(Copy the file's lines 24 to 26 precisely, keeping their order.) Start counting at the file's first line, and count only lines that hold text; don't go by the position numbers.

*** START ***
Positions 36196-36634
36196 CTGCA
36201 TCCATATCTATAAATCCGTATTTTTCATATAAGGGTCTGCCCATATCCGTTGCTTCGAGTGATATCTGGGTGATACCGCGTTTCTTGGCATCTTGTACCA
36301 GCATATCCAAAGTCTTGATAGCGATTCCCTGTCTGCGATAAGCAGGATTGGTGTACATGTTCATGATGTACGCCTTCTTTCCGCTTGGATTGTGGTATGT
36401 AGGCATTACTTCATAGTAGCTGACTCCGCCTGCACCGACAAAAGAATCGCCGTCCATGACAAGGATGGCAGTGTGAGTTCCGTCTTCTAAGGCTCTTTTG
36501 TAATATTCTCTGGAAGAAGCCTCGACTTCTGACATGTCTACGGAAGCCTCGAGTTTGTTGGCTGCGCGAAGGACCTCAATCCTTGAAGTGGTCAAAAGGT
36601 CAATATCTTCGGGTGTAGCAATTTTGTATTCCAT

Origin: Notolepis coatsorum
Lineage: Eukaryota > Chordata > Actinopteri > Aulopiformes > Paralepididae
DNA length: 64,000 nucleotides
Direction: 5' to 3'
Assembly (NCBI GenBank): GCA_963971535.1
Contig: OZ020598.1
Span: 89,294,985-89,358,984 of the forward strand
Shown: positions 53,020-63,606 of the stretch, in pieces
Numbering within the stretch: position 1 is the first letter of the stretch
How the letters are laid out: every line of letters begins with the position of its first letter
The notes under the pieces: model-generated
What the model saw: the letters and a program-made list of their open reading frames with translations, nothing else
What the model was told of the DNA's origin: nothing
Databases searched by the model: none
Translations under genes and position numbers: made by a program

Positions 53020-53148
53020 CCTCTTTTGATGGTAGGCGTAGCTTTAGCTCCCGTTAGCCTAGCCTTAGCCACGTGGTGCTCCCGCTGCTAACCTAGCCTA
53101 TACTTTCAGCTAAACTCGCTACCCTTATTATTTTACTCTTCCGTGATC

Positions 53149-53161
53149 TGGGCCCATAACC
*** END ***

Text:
53020 CCTCTTTTGATGGTAGGCGTAGCTTTAGCTCCCGTTAGCCTAGCCTTAGCCACGTGGTGCTCCCGCTGCTAACCTAGCCTA
53101 TACTTTCAGCTAAACTCGCTACCCTTATTATTTTACTCTTCCGTGATC

Positions 53149-53161